Orson Welles the subject of 5-week film study at Vero Beach Museum of Art
When the 23-year-old Orson Welles first burst onto the American consciousness with his audacious retelling of H.G. Wells’ sci-fi classic “War of the Worlds” on the radio in 1938, no one knew that the prolific artist soon would unleash “Citizen Kane,” a film masterpiece loosely based on the life of William Randolph Hearst, that would change moviemaking forever.
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NYFF 2010: ‘We Are What We Are’ Review
We Are What We Are is the kind of bad artsploitation flick that makes you want to second-guess why a selection committee, whose goal is to highlight films that will set the pace in film for the upcoming year, would choose to program it.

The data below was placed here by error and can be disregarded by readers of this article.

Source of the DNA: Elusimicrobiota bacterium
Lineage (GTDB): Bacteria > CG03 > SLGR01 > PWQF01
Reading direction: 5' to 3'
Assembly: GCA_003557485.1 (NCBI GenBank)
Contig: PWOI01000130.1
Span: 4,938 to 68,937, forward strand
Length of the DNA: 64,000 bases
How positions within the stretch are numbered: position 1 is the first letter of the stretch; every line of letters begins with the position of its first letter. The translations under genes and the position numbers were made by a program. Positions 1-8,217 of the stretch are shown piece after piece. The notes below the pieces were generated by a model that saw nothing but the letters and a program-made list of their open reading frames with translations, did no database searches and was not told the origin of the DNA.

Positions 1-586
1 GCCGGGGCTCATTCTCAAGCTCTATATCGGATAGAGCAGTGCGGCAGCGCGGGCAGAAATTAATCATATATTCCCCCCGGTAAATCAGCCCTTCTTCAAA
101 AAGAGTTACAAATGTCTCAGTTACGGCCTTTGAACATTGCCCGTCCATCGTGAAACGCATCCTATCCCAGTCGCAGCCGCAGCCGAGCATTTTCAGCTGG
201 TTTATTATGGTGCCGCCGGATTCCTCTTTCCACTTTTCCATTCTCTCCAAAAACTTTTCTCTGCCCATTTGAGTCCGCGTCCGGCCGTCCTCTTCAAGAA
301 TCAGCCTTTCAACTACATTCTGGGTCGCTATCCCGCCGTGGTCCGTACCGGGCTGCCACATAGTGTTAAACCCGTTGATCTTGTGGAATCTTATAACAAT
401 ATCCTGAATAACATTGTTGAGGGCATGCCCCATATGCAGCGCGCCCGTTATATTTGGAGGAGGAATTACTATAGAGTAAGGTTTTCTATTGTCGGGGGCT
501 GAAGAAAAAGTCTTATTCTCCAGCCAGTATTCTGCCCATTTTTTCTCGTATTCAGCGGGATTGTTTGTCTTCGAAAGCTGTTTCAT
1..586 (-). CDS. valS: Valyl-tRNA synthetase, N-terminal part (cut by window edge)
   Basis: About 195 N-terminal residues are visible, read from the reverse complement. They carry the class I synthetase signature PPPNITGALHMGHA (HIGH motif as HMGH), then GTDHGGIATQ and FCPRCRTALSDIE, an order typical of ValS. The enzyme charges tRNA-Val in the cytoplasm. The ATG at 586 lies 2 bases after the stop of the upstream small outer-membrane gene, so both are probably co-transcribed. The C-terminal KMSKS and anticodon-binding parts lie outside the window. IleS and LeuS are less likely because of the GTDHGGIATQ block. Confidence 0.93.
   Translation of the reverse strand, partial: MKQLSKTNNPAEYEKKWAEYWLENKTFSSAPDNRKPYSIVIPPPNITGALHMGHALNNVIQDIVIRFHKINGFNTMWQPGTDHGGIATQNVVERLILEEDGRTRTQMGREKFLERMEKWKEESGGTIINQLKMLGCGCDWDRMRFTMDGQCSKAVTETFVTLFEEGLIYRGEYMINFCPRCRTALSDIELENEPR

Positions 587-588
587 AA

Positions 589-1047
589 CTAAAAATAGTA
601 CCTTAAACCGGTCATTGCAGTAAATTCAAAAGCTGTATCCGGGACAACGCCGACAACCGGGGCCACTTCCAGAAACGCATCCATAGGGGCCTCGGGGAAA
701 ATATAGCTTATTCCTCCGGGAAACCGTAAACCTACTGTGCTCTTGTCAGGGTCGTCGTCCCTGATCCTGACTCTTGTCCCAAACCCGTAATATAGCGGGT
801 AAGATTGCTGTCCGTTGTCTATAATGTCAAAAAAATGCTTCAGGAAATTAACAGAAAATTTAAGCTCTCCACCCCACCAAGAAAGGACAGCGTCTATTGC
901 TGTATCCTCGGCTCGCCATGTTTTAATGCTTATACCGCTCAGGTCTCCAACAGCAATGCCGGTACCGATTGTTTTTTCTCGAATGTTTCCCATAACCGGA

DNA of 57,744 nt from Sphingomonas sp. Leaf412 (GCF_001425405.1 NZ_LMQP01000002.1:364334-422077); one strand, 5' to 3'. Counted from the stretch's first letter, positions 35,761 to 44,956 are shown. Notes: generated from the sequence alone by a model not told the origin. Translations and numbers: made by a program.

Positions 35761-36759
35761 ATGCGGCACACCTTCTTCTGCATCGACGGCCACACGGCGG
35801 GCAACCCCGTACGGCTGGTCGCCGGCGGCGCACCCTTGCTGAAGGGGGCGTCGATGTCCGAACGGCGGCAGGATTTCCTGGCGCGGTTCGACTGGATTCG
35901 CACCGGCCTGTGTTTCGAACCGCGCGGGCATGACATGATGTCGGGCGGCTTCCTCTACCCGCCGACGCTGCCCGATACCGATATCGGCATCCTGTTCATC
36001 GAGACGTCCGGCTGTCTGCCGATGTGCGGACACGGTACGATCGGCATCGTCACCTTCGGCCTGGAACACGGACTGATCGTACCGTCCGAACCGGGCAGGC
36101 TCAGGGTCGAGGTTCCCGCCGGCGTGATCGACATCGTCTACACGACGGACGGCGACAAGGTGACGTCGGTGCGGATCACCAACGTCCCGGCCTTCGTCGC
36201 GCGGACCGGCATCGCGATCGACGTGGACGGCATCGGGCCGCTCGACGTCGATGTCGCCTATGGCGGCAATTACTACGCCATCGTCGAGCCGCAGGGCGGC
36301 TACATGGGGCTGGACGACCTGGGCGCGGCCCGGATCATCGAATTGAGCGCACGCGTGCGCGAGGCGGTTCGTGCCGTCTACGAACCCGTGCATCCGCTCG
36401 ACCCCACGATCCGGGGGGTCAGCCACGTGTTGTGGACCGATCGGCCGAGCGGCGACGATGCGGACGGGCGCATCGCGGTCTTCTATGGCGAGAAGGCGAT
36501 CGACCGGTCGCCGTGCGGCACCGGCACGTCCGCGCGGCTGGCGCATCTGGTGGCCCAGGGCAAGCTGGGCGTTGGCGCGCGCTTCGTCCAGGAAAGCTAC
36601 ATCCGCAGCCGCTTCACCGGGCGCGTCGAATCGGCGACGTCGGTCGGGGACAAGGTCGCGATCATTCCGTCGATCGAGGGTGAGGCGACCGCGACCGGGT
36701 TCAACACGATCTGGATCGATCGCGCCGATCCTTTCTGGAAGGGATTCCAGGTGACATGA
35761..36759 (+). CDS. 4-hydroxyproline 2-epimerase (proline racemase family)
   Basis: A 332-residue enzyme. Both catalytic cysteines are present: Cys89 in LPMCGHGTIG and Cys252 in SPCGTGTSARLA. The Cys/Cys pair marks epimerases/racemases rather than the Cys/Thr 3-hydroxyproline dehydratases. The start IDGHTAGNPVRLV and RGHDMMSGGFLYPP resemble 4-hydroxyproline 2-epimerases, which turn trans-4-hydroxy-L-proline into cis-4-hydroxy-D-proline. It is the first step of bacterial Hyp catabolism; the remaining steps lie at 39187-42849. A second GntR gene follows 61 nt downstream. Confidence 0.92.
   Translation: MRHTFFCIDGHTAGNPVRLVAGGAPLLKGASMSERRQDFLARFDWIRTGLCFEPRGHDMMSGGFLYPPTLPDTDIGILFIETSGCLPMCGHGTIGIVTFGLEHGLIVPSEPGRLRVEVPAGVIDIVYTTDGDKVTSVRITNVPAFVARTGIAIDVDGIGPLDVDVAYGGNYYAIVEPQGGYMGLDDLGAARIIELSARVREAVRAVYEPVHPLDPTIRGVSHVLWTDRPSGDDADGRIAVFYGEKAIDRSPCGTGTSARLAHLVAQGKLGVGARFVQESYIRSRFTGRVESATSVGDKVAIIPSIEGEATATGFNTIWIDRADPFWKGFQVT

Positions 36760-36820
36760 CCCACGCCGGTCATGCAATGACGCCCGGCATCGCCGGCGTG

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‘Waiting for Superman’ Exposes Education Crisis; Christians Respond
A failing education system, bad teachers, below average students, and a country falling behind – the film “Waiting for Superman” explores education in the United States and its continuing failing factors.
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